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8 Responses to “Heath Book – 3”

  1. on 17 Dec 2012 at 9:29 am 1.Lew said …

    thanks

  2. on 18 Dec 2012 at 1:18 am 2.Alfred von Cervera said …

    Thank you so much for posting this book. It is helping me a lot.

  3. on 18 Dec 2012 at 3:12 pm 3.Ray K. said …

    Fun to read through. Though not the best lesson in working methods to call for that .29″ BG pan increment, which, absent a computer on the stand, is all but begging for a camera error and an unhappy cameraman. Would it have killed him to scale the cycle the tiniest bit bigger so they could pan at a nice, clean .30″?

  4. on 19 Dec 2012 at 9:01 am 4.Michael said …

    Of course, you have to watch the math. You can’t just drive the pan into an even number becuase it’s easier. If the character is in contact with the background, then there’s a limit to how much that BG can be moved. For example, if each drawing moves the feet ahead – in a run – by .25, then that’s all you can move the BG without the character sliding. It’s especially tricky these days in that animators don’t seem to measure the moves anymore, except by deciding that it will move 30 inches not 29, when, in fact, it should move 29.

    I know, Ray, that you know what I’m saying, but I hope I’m otherwise clear.

  5. on 19 Dec 2012 at 9:46 am 5.Charles Brubaker said …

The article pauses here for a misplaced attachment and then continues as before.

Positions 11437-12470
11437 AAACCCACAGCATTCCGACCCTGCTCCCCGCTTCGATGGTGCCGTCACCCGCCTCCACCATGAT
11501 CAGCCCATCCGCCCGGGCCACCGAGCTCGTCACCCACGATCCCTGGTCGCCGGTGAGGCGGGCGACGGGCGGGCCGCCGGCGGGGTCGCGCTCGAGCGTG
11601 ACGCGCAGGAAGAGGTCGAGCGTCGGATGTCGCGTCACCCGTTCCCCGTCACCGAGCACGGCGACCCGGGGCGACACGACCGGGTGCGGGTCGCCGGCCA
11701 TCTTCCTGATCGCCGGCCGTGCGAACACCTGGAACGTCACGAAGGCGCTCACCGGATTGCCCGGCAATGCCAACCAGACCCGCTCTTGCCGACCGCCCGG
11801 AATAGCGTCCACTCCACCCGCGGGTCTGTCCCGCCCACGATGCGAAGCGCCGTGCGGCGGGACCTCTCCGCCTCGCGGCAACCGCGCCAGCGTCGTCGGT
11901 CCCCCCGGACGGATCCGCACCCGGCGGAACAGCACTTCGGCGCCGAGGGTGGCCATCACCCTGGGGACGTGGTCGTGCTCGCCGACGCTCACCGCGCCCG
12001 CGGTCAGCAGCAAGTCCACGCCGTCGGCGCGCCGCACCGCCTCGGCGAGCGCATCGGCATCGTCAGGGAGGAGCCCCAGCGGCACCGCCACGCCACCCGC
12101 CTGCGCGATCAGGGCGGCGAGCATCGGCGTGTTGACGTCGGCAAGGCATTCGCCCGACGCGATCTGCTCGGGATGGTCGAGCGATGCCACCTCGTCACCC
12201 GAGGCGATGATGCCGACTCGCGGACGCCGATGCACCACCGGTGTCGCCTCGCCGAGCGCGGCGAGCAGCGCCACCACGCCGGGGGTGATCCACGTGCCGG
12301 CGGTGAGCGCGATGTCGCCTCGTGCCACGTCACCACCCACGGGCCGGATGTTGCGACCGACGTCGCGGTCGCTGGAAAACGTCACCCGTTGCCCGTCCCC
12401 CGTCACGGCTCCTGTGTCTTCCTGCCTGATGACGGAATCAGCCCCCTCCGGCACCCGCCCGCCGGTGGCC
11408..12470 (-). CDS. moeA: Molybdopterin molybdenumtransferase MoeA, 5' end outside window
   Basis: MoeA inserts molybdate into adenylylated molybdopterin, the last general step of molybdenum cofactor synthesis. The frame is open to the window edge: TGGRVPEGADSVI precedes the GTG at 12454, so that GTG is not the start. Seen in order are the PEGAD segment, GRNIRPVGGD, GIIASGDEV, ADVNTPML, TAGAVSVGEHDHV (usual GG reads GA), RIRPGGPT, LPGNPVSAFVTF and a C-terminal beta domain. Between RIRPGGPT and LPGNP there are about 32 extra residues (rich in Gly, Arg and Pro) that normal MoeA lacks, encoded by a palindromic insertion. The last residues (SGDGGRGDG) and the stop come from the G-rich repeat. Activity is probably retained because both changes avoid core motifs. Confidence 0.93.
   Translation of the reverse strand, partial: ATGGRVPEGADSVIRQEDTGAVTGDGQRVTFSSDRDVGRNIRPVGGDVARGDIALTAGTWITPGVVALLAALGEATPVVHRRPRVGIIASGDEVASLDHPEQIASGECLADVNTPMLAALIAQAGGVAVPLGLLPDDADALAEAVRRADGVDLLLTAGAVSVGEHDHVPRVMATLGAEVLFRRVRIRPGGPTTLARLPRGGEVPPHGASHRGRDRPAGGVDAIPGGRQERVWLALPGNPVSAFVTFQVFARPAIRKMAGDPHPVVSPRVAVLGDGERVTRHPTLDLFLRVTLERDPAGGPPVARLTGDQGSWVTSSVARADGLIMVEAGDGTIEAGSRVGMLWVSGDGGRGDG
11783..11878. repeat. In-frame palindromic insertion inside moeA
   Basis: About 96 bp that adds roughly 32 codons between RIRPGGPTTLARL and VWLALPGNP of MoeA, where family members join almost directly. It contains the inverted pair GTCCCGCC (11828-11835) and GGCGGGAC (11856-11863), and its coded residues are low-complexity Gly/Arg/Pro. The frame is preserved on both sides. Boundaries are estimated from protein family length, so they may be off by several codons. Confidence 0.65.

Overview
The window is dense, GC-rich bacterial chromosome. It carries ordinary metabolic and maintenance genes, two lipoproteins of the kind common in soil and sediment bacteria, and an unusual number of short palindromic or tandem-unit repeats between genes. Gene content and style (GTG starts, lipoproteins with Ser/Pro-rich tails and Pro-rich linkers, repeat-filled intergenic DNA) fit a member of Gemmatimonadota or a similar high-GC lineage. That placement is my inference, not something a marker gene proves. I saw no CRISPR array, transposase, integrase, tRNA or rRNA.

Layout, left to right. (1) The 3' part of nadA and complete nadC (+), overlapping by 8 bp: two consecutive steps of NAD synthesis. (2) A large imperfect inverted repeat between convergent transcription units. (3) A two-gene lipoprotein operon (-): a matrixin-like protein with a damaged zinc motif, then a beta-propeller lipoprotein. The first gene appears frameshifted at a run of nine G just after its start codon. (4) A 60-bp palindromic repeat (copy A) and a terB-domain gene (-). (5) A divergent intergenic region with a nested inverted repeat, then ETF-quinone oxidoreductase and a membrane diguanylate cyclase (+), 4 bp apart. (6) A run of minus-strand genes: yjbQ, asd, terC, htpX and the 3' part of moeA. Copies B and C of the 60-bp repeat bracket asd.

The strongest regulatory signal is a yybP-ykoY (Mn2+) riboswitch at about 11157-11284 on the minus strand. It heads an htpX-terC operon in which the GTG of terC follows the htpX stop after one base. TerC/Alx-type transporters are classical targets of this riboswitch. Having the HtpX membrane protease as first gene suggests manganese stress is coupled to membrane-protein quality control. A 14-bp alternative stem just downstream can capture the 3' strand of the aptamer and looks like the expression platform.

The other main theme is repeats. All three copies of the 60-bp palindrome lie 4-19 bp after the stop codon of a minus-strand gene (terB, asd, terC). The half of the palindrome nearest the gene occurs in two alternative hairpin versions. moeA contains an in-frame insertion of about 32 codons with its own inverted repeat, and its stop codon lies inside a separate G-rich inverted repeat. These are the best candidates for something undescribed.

Even if it’s no longer being used, I’m glad you included the pages on cameras and optical printers. I find these things fascinating.

    Thanks for posting!

  6. on 25 Dec 2012 at 10:06 pm 6.RodneyBaker said …

    The dedicated definitely will stay with it.
    I like to look back at the old write ups on technology not used today with an eye for what might be some day.

    It’s interesting to note the references seen here that appear from time to time in other places. As a for instance, the page with the tiny screen illustrations of the various wipes I’ve seen (uncredited) in several places. I’m not sure if this is where they were originally presented in this form but it seems reasonable that this could be the source of those particular illustrations.

    As always, thanks for posting these!

  7. on 28 Dec 2012 at 10:01 pm 7.Chris Sobieniak said …

    My copy of the book just arrived in the mail today from an eBay listing that had it for a good price. I’m going to have a lot to learn from it!

  8. on 12 Feb 2013 at 6:04 pm 8.Nick Furlano said …

    I bought the book years ago in the late 1970s from Cartoon Colour (I think they had it one time) and had to try to sell or get rid of all my animation stuff for obvious necessary evils. I did not want to part from it because I felt I needed to work with it and study more from it. Although I am more presently devoted to Crash Course in Animation by Eric Goldberg and Animator’s Survival Kit. I ended up giving Animation in Twelve Hard Lessons to a local used book outlet. So many years ago. Thank you for helping me remember about it because of your post.